The wheels fell off at a launch for new electric buses after the environment minister publicly called out the Greater Wellington Regional Council over its treatments of bus drivers.
It comes as the capital prepares for a full bus network changeover, with 106 people being made redundant as a new company takes over services on 15 July.
This morning more than 30 services were cancelled, and NZ Bus said driver availability was the main reason as drivers were finishing up their contracts and using up their leave entitlements.
The council launched its new electric, double-decker buses at Parliament today, but the event took an unexpected turn when the minister David Parker took the opportunity to fire a warning shot at local government officials for the way they had handled the contract transfer.
As one the guest speakers, Mr Parker told the audience - many of whom looked visibly shocked - the coalition government was changing the law to avoid exactly those kinds of practices.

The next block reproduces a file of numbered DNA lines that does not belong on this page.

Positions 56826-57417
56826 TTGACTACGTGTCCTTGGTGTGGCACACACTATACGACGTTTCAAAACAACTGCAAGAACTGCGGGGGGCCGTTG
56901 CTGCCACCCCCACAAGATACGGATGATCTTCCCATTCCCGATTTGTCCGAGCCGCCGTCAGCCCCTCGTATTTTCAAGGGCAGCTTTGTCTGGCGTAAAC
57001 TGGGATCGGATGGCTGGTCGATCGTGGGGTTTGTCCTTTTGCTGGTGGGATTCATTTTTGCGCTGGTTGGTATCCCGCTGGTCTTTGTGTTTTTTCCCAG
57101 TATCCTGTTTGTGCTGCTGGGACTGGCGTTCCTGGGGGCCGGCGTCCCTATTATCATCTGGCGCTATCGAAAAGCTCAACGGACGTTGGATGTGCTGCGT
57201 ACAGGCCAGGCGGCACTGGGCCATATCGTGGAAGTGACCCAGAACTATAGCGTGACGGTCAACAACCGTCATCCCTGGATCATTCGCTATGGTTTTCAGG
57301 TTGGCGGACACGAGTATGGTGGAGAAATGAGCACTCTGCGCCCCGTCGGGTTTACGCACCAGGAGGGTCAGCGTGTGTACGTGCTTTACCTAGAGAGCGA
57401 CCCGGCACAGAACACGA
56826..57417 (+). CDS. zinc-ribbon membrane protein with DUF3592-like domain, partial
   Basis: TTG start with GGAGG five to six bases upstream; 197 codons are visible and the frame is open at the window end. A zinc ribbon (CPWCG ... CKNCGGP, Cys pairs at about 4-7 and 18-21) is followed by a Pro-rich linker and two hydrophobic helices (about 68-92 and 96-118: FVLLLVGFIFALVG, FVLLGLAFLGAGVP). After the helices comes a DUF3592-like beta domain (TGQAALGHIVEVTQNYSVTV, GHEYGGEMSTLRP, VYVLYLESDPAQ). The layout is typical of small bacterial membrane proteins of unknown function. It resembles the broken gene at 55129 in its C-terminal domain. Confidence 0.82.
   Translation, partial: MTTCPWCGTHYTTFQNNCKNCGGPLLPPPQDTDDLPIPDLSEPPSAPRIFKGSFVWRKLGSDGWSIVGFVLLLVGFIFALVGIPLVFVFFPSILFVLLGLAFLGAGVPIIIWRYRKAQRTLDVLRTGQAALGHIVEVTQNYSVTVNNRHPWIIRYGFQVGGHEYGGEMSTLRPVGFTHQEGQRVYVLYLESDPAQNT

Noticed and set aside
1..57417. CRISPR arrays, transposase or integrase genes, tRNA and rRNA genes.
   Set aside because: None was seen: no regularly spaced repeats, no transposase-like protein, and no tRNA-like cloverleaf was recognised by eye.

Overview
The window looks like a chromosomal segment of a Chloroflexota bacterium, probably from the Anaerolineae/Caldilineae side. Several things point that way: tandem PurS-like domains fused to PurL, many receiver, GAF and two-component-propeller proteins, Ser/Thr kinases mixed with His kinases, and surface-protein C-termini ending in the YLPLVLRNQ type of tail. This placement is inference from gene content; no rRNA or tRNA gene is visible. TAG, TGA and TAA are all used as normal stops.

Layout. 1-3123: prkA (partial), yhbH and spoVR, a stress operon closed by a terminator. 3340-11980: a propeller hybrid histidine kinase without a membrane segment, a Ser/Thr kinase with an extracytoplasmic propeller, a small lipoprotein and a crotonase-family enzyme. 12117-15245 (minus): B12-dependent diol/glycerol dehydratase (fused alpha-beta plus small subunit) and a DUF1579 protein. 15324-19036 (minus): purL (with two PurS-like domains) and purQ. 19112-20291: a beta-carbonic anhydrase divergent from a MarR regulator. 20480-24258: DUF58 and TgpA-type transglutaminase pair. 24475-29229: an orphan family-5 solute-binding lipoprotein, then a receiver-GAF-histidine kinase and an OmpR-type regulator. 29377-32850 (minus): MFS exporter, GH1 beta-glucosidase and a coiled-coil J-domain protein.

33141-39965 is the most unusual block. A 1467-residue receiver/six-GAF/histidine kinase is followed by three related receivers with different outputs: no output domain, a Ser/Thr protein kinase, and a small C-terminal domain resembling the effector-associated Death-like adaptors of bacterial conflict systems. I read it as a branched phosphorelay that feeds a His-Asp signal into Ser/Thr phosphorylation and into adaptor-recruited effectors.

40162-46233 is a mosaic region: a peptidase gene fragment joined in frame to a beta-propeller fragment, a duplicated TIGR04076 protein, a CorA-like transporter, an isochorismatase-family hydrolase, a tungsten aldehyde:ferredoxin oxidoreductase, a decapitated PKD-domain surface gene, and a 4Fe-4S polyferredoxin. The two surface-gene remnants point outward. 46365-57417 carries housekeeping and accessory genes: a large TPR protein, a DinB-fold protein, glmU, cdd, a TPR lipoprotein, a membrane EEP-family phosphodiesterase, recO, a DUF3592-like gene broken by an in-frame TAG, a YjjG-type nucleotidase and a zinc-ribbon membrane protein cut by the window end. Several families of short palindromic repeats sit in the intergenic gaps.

"There have been controversies around the way in which this was tendered, there are some people still feeling very aggrieved.
"They feel they have lost in the process, that terms and conditions have been eroded in the tender process," Mr Parker said.
It was clear the minister had delivered a different speech to what the council had expected.
In response to the minister's comments, chairperson of the Regional Council Chris Laidlaw said it was a very complicated situation, and he welcomed proposed changes to the legislation governing contract changes.
"I wish there had been a simpler formula ... part of the difficulty is guaranteeing terms and conditions carry over is awfully difficult because whose terms and conditions are you talking about, there's a huge array of different terms and different conditions."
But he had a blunt messages for the drivers who did not turn up today.
"It is unacceptable and there are penalties for that; they are contracted to provide those services."